Install a webmail-server on your home computer. I use the one in usermin.
Ssh home with mindterm or putty and use a textbased mail client. (like Mutt or Vm, Gnus).
If you want access to your server, the most reliable way is the command interface in usermin because it only requires a browser with SSL.
You could bring a Knoppix CD. From Knoppix you can start a local Kmail and get you mail with POP3 or IMAP. But i doubt an internet cafe would let you boot their computer. OTOH a CD does not take up much space.
Great advice Elgaard! I usually do all of the above... but seriously get the Wireless card. Depending on where you are going you are likely to save money, as there are lots of free wireless places these days. -- Mark 04:35, 1 Oct 2004 (EDT)
...or get a mobile phone with ssh client. lightweight solution. Not necessarily more expensive than an internet cafe if all you need is ssh terminal mode and gives you soo much more freedom. Wojsyl 13:09, 1 Jan 2005 (EST)
I had to use Internet in while traveling around France laste year, and nearly in any place I've asked I was allowed to plugin my laptop (to wired Ethernet network). Sometimes they had special seats for plugging in laptop (table+chair+socket), sometimes they unplugged other computer to make me a place with wire. It happened that I had to adjust my settings for some proxy for web access and/or set my IP/router addresses by hand. Never had problems with outgoing SSH connection.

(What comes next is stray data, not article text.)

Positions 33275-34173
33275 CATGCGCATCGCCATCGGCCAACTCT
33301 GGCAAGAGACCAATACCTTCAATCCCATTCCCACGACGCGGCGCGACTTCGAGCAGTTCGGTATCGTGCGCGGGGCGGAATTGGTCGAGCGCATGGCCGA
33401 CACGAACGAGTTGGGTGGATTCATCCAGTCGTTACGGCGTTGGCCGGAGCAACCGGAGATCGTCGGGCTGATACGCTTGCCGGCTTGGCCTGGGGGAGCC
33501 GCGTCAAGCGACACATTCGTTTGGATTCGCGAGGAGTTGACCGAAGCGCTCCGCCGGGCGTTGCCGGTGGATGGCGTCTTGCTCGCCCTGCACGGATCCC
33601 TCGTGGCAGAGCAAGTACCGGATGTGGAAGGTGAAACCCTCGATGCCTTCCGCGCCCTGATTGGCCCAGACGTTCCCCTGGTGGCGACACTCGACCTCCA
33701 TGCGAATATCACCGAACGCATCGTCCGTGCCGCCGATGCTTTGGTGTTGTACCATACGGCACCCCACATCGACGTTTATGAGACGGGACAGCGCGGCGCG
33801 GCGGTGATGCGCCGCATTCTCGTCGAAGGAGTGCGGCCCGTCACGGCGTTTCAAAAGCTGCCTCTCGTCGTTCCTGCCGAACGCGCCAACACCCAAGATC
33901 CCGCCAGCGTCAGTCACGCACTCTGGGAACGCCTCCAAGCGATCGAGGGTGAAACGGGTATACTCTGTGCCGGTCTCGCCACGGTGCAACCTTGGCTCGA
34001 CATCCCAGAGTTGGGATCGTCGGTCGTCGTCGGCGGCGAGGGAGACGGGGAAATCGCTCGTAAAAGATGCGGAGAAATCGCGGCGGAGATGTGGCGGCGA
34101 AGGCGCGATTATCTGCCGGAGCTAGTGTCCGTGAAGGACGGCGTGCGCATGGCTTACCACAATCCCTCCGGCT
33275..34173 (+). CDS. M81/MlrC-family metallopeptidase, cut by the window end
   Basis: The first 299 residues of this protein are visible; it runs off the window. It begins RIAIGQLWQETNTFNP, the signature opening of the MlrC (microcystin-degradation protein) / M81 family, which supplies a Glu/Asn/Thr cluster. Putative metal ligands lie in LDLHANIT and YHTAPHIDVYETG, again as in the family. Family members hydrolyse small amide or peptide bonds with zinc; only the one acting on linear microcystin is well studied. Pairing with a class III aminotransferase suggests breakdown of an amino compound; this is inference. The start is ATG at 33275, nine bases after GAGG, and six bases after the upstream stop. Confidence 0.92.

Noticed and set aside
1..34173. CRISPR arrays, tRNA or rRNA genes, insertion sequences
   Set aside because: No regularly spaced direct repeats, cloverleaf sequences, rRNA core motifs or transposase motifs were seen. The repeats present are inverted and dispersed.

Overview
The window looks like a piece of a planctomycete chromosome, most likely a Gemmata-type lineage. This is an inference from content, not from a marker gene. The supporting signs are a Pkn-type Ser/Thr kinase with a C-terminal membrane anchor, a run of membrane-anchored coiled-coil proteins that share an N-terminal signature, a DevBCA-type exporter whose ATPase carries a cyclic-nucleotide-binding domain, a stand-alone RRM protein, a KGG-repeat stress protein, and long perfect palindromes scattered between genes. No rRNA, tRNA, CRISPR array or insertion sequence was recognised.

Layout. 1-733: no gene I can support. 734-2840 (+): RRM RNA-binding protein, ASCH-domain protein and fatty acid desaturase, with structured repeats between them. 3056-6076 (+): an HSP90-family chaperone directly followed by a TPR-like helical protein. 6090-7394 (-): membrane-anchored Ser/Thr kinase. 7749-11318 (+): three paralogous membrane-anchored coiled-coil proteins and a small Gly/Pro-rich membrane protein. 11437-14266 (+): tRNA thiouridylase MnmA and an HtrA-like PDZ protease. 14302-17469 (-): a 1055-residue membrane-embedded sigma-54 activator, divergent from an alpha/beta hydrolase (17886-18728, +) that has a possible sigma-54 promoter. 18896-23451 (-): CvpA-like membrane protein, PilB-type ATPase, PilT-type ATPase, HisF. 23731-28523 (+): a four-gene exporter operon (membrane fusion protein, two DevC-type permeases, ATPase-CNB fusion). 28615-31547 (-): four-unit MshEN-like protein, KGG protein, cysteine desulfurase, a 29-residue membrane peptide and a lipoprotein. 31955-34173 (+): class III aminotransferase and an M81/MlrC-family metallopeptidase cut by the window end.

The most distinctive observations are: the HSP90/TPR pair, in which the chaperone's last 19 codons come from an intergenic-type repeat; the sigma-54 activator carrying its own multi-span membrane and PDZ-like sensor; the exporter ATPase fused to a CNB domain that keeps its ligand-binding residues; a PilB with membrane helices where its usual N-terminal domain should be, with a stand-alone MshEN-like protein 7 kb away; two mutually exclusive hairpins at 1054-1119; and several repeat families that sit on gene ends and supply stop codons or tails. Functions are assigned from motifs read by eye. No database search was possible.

I think that level of acceptance of connecting laptops increases. Probably because of number of people interested. In fact, once when I wasn't allowed to connect my laptop, I just searched for another café.
Also consider to add to page: email by WAP, email by voice messaging, email (notification?) by SMS.
Yes more people have laptops. But wireless networks are also a lot more common. I am writing this from the Vienna cafe in Lafayette. Two other cafes have wired internet. But I doubt new networks will bother with wired internet. --elgaard 20:15, 2 Feb 2005 (EST)
I'm surprised no one's mentioned this problem. The great-firewall of China is often a real problem when people try to use their uni webmail accounts. I've not had any experience of it yet, am heading out there in Sept, so have been going on reports and articles I've read. If anyone who's been there (or better yet lives there) can improve on what I've written, I'd be very grateful.
I do not think many here have first hand experience with this. I have only experienced it at public terminal in Florida. It blocked any page with obscene words, I had to use som webmail gw to read my mail and the spammers provided plenty of subjects with obsene words. In eg. China I guess I would try to SSH to my server at home. Maybe TOR  would work Also I assumme no country would bother to block sites in danish :-) -- elgaard 23:49, 4 Apr 2005 (EDT)
Lol, I don't know. There was a site that could test whether a site was blocked from within China (I guess there was a machine in China somewhere it talked to), but it apparently went down a while ago :/ It would have been quite interesting/useful. I didn't realise there was censorship in Western world 'net cafes. Is it common? I've never had that problem anywhere in the UK or Eastern Europe... If it is we should add it to the page.